How to Use Flags to Show Support for a Cause11/20/2014
So let’s say you’ve just decided to support a cause. You are for protecting whales. You are behind a particular presidential candidate. You want to support the local campaign to save an old building. Whatever it is, it is only natural to want to advertise this newfound calling, and flags are an easy and effective means of doing.
Why exactly you’d want to fly a flag to show your support for a cause may vary. For some people, it is to help raise awareness of the cause in question, which in turn may entice more people to take it up themselves, or at least make a token effort towards. Others may decide to do it to show solidarity with others within the group, helping to reinforce and encourage everyone from within. Others still may choose to display a flag simply for their enjoyment, taking a small measure of pride and delight in reminding themselves of what they hold important. The motive does play a role in how the flag is used.
For example, if you want to use a flag as a message to others, you usually want to fly it in as visible place as possible. Invariably this means raising to a significant height. Flagpoles are the traditional way of achieving this, as they can raise a flag several storeys off the ground, and they’ll naturally unfurl as they catch the wind. This means people can see the flag from several blocks away, immediately fulfilling the flag’s function as a means of signalling.
The problem with this, of course, is that flagpoles are not always practical to every situation. Indeed, it is very hard to use flagpoles very well at all outside certain situations. For example, say you wanted to fly a flag to show support for a cause inside a building, such as a convention hall? It is possible to acquire flagpoles that rest on a stand, allowing them to be erected without installing a more permanent base, however the results is a flag that’s constantly flopped limply to the side. This makes it difficult to see what exactly the flag is meant to show.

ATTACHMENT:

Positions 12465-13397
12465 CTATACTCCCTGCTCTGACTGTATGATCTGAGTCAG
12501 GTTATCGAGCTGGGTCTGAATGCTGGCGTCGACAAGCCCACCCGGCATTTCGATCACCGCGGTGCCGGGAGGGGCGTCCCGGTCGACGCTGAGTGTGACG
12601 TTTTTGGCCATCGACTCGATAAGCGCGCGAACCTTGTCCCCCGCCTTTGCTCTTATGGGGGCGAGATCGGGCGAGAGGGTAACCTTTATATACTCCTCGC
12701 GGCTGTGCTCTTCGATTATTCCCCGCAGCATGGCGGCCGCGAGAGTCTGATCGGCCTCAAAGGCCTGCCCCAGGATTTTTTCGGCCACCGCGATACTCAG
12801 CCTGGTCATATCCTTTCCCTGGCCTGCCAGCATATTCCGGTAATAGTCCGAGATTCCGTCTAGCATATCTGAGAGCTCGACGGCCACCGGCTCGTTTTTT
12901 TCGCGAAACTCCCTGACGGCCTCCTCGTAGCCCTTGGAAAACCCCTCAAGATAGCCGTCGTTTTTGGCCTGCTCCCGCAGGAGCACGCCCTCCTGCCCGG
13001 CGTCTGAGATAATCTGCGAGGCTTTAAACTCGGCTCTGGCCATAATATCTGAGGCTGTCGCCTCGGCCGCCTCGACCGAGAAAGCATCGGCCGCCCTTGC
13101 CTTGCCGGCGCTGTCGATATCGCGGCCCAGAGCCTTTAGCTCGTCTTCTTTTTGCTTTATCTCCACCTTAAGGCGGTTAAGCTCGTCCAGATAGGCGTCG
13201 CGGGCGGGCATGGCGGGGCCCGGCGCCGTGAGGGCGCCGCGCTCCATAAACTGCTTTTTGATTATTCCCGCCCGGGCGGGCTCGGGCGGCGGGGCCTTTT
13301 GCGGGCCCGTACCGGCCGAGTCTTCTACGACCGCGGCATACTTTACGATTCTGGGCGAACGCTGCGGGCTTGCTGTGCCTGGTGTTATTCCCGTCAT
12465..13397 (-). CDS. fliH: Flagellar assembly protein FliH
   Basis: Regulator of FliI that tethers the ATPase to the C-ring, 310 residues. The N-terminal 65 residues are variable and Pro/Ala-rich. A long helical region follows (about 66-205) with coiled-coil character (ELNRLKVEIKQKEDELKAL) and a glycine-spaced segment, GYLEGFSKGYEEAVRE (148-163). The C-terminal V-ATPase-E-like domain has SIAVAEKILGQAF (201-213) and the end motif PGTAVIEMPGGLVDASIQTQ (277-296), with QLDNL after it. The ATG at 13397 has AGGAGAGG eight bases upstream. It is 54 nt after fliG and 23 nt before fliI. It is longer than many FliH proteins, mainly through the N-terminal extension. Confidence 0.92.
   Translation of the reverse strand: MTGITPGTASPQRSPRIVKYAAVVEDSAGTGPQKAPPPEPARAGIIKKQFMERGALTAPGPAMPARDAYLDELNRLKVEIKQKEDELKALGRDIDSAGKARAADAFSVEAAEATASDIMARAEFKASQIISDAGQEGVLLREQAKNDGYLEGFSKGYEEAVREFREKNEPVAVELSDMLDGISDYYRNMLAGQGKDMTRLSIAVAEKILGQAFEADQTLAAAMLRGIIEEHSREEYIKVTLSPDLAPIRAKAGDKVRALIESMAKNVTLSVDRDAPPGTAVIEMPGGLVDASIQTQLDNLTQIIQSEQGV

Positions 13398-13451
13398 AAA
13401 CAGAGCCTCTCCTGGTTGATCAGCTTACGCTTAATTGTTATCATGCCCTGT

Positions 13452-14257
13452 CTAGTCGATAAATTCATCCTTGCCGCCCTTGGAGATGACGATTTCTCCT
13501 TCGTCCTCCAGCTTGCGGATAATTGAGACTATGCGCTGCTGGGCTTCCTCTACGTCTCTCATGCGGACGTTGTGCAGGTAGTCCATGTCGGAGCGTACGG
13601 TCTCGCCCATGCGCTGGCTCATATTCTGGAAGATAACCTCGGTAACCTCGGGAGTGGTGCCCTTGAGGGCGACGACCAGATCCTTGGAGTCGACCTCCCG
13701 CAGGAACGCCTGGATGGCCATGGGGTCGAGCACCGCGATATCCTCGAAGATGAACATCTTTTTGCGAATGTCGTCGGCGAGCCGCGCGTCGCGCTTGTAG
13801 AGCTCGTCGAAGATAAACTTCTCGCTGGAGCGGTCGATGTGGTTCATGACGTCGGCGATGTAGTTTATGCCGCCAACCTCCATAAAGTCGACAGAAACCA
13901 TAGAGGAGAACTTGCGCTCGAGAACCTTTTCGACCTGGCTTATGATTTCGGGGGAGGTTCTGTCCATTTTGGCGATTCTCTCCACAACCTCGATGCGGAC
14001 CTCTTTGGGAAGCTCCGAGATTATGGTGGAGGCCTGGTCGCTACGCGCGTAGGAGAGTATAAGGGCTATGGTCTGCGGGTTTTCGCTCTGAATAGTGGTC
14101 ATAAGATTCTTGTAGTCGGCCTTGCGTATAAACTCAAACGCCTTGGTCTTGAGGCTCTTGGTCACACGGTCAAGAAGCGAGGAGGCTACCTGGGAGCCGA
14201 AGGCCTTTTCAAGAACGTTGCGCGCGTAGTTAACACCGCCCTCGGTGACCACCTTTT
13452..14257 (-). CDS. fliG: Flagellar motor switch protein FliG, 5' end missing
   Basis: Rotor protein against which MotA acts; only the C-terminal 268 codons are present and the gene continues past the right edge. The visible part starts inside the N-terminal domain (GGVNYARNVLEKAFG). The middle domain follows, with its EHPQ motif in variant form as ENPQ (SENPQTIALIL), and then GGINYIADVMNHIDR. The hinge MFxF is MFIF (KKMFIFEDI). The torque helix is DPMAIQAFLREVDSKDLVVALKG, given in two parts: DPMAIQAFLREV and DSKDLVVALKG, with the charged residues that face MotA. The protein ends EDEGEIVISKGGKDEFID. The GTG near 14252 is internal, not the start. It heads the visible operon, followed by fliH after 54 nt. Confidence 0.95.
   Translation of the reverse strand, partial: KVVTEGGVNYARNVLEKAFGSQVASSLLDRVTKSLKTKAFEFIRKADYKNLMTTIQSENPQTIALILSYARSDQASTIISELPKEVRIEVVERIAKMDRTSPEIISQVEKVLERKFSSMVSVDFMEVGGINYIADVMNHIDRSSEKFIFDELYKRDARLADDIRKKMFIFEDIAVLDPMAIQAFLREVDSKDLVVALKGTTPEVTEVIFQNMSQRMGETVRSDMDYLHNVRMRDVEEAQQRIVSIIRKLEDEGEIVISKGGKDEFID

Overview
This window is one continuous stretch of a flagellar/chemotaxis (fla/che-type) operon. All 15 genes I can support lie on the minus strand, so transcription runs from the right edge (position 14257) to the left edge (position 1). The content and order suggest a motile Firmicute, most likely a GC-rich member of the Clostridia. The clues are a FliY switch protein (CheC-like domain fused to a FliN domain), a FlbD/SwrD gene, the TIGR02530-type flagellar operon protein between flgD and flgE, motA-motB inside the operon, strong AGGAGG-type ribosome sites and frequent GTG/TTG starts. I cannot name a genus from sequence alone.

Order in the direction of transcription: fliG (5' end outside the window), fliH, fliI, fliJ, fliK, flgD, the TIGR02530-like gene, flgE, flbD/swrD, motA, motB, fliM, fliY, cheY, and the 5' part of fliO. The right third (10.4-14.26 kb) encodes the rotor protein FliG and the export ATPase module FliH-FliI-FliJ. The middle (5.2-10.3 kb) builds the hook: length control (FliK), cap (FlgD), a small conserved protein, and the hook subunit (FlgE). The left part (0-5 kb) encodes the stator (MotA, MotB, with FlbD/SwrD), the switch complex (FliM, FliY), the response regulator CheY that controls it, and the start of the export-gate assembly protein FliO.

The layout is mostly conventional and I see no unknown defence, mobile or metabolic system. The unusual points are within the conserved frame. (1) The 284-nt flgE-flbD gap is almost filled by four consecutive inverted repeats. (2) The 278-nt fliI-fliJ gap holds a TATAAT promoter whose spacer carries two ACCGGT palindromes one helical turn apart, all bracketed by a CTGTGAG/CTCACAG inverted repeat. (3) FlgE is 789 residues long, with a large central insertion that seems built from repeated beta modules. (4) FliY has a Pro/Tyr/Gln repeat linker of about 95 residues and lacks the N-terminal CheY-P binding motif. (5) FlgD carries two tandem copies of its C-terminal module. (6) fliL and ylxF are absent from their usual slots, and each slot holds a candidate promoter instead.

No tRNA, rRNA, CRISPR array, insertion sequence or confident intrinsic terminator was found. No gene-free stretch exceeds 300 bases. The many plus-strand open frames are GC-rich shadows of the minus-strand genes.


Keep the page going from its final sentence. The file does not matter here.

The solution here is to find somewhere to hang the flag so that it is unfolded and more visible, such as across the table, pinned up on a wall or hanging from a bannister above a stairwell. Doing so immediately makes it more visible to passers-by, and more clearly marks out both you and what you are trying to advertise.
The flag should always be able to fulfill its intended purpose well, without interference or confusion. It should not be obstructed by other objects, nor should jumble flags together. Ideally each flag should be distinct and separate from all the others. How you choose to display a flag will also reflect your sentiments regarding the things it represents. So if you have several flags flying together, and one is in the centre and flying higher than the others, it immediately gives the impression of prestige and importance. The size of the flag in relation to other flags will also have an impact on how it is perceived.
Needless to say, when using flags to show support to a cause, it is essential you fly the flags correctly. If you are flying a national flag, for example, make sure you read up on any protocol regarding how that flag is to be flown. The American flag, to use an example, has very strict rules: it is regarded almost literally as a living representation of the country. Thus, it must never be allowed to touch the floor, nor can it be folded in any old fashion – there is a specific way it is to be folded. It should also always be flown the correct way up. A US flag flown upside down is a sign of distress! Brushing up on these protocols can help prevent confusion or offense.
Using a flag correctly will immediately ensure that it can lend the proper support to a cause that it can. In so doing, you can quickly and immediately spread your message and awareness thereof to a large number of people, with little effort on your part.